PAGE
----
Motor Town Classic: Abandoned Buildings and Summertime in the D

It was pouring rain when I biked over to Chris McCormick's apartment with my skates and a yoga mat attached to a full backpack at 1am last Thursday. I barely noticed the rain because I was only focused on the weekend ahead. We were going to Detroit to skate and party and attend the Motor Town Classic. The Motor Town Classic started last year as a complement to the now defunct Bitter Cold Showdown to give us midwesterners something to look forward to during the frigid months of winter. Things have progressed and this year the date landed a little later in the year and during the warmer months of the season. 

So after about 3 hours of sleep Chris and I dipped to the Megabus to catch our ride to Detroit. We arrived at about 1pm and the homie Sean Quinn picked us up and we were on our way. We had no exact plans for the day, or for the entire weekend for that matter, but with Sean I knew we were in good hands. We pulled up to his spot and walked in to see Montre, Ivan, Reyna, Soichiro and his friend from Japan, Eiji. We posted up at the spot for a bit figuring shit out, and made our way to Southwestern High School to skate. It was raining and Southwestern had a sick covered spot. The spot was the gymnasium at an abandoned high school. Two things I learned about Detroit this weekend was that there are plenty of abandoned buildings and there are also plenty of DIY skate spots. Sean and I briefly discussed the gentrification process Detroit is currently going through and I remembered his response to it. He said, 'It sucks if you want to live in a post-apocalyptic rock n roll wasteland', those words resonated with me for whatever reason. Anyway, we skated and explored the decaying high school a bit and then two cops showed up. They gave us a hassle for trespassing, but eventually let us on our way. Afterwards we hit up Green Dot Stables for some dope post-sesh sliders and beers. Next on the list was Modern Skatepark for the qualifier competition and video premier. The highlight on Friday was the miniramp competition. There were things done on that mini that I did not think were possible. It was a showdown between the two locals, Brett Urbas and Luke Naylor with Luke taking the W. That was the best coping skating I have ever seen. After taking care of everything at Modern we dipped to get wings and crash at Sean's.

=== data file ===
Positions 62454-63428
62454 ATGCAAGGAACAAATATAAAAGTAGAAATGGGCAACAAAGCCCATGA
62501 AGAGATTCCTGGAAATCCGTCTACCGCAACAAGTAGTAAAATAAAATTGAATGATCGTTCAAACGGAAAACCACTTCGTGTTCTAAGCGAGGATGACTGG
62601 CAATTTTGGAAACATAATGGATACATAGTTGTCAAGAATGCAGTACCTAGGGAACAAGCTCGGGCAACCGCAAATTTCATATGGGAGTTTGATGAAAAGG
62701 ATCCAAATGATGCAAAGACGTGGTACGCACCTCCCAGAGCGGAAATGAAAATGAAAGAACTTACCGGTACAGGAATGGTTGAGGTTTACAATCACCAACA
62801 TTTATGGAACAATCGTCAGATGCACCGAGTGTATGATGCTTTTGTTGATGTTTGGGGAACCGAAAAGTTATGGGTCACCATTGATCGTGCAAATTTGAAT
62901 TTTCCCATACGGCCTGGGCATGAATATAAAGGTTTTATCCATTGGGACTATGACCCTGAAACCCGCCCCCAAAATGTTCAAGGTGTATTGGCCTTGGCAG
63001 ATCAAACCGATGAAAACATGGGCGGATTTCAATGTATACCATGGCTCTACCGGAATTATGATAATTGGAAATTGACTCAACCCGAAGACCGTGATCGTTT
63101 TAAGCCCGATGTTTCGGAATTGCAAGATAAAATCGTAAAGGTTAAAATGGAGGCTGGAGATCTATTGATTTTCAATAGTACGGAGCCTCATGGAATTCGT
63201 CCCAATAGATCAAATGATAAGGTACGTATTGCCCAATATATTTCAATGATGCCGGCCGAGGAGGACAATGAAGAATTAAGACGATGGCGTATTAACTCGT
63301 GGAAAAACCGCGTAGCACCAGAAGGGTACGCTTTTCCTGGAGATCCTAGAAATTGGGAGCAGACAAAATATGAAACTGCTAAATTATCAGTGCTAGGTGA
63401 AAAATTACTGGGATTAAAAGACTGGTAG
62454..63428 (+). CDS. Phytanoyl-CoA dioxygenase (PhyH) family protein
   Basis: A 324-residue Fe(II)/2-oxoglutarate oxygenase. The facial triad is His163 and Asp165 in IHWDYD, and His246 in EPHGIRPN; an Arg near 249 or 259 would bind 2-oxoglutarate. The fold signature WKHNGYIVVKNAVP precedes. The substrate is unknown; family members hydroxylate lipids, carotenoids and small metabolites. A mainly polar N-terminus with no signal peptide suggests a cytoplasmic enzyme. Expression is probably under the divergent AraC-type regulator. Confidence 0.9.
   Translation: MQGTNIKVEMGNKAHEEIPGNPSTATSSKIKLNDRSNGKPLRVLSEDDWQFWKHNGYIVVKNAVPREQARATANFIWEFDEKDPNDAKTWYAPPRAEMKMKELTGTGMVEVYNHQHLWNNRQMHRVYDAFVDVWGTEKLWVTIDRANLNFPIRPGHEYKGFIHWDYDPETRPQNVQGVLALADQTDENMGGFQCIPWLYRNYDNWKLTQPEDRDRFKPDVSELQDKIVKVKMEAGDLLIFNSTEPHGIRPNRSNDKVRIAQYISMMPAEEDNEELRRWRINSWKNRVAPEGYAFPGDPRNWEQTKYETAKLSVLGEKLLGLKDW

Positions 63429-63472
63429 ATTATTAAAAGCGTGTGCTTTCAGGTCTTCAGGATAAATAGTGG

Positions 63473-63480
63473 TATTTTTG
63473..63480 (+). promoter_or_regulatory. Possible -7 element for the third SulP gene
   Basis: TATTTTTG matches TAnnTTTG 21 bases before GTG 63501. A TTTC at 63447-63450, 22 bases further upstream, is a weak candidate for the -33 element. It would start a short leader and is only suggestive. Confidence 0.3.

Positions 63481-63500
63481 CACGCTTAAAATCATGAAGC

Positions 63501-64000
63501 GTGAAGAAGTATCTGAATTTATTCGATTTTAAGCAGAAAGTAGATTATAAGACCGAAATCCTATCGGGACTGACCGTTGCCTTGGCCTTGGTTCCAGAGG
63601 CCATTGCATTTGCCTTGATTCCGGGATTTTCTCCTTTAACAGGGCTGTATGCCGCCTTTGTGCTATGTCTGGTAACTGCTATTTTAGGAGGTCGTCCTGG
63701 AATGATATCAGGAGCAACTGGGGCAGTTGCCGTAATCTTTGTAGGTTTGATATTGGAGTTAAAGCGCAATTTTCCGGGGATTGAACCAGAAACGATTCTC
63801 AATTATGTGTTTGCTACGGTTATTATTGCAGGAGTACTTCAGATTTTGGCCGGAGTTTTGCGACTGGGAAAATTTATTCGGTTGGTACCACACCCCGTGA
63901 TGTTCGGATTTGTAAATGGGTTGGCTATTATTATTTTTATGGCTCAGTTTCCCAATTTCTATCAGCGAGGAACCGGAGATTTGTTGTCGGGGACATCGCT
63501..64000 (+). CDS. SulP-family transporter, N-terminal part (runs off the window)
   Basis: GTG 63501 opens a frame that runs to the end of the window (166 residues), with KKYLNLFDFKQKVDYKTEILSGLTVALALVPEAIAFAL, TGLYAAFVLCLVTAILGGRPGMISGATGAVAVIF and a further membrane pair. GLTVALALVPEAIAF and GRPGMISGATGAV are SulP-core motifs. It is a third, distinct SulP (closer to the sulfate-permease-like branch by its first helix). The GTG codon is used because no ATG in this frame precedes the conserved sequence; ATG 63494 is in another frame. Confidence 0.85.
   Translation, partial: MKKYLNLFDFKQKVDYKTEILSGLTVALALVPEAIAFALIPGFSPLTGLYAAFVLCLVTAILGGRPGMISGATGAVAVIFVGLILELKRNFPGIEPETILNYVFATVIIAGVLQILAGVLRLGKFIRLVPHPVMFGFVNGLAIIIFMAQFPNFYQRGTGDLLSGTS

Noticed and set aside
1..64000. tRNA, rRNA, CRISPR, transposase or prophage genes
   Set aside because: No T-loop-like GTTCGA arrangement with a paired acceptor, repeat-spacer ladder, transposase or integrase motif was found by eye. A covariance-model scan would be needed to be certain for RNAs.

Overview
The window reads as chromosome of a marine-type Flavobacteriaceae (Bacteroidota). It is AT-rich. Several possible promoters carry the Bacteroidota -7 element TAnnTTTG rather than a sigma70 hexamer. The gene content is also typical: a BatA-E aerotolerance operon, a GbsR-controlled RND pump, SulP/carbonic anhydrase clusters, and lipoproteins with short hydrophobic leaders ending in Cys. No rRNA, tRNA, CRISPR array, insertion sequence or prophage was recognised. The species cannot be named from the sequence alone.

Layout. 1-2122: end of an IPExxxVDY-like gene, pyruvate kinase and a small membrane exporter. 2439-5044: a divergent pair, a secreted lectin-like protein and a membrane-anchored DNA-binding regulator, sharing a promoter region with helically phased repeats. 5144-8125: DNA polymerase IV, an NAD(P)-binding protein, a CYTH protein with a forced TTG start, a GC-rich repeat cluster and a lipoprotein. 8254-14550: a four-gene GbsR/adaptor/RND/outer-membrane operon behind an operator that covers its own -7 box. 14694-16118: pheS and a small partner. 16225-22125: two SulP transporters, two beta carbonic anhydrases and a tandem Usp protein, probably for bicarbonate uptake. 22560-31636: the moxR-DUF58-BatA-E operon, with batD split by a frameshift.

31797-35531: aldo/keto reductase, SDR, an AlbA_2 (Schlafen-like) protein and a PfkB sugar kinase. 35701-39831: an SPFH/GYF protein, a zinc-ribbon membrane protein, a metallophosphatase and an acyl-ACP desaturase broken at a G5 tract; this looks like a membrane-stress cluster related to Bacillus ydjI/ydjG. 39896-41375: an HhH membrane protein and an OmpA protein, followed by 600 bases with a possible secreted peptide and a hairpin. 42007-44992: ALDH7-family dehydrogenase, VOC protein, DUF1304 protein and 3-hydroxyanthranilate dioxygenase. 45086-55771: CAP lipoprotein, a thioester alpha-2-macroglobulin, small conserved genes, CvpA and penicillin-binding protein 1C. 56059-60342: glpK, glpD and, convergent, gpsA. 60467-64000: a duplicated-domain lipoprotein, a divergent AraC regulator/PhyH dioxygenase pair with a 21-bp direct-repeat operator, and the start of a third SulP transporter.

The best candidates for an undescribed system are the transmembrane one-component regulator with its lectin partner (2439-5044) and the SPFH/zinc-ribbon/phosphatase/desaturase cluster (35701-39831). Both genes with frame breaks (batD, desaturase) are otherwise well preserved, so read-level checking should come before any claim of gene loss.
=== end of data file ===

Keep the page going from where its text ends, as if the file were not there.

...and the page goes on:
It sucks if you want to live in a post-apocalyptic rock n roll wasteland

I woke up the next morning to see some new friends had also crashed at Sean's. Apparently the Southern Scum dudes had made there way there as well. After taking a moment to wake up, we had a cup of coffee and headed out to the competition in the Southern Scum van. The competition was a completely different vibe than the year before, being that it was in the summer. A lot of people were out side drinking and smoking in the parking lot and chilling. At some points it felt like more of a barbecue than a skate competition. That may have been partially because there was a food truck serving up some delicious ribs and barbecue throughout the day as well. One was quickly reminded they were at a skate competition upon walking into the skatepark. Everyone skated amazingly as you can see in the edit shot and edited by Vince Zywczak below, but there was no denying that first place belonged to Alex Broskow. 

The competition was lit, but as usual with these things, the after party is obligatory. After the competition wrapped up we head out to a bar called The Bronx. The Bronx was lit as well. So lit in fact, I do not really remember much. I do remember attempting to non-vocally communicate with Soichiro's non-English speaking friend, Eiji. I remember I got a ride back from the bar in a multi-colored psychedelic painted van with some Canadian guys. I also remember that I had a blast kicking it with everybody. I crashed at Al Dolega's place that night. We gathered the troops the next day to try to get a session in before it rained. We were unsuccessful regarding the rain, so we went back to the coverage of the abandoned high school. Unfortunately it was raining too hard even to skate that spot. Although it was covered, the roof was leaky and the gym floor was slippery. We tried to find higher lands and turned what looked like an old science lab into a make shift skate spot. With lab tables laid on their side for ledges and wall rides I ended up having a super fun session with some people I have never skated with before. 

The whole weekend was dope. Detroit is a really interesting city with an extremely interesting story and skate scene. This competition is young, and it is not the Bitter Cold Showdown. It is its own competition, and I am looking forward to watching this competition grow and create its own tradition and legacy. 

See ya next year Detroit!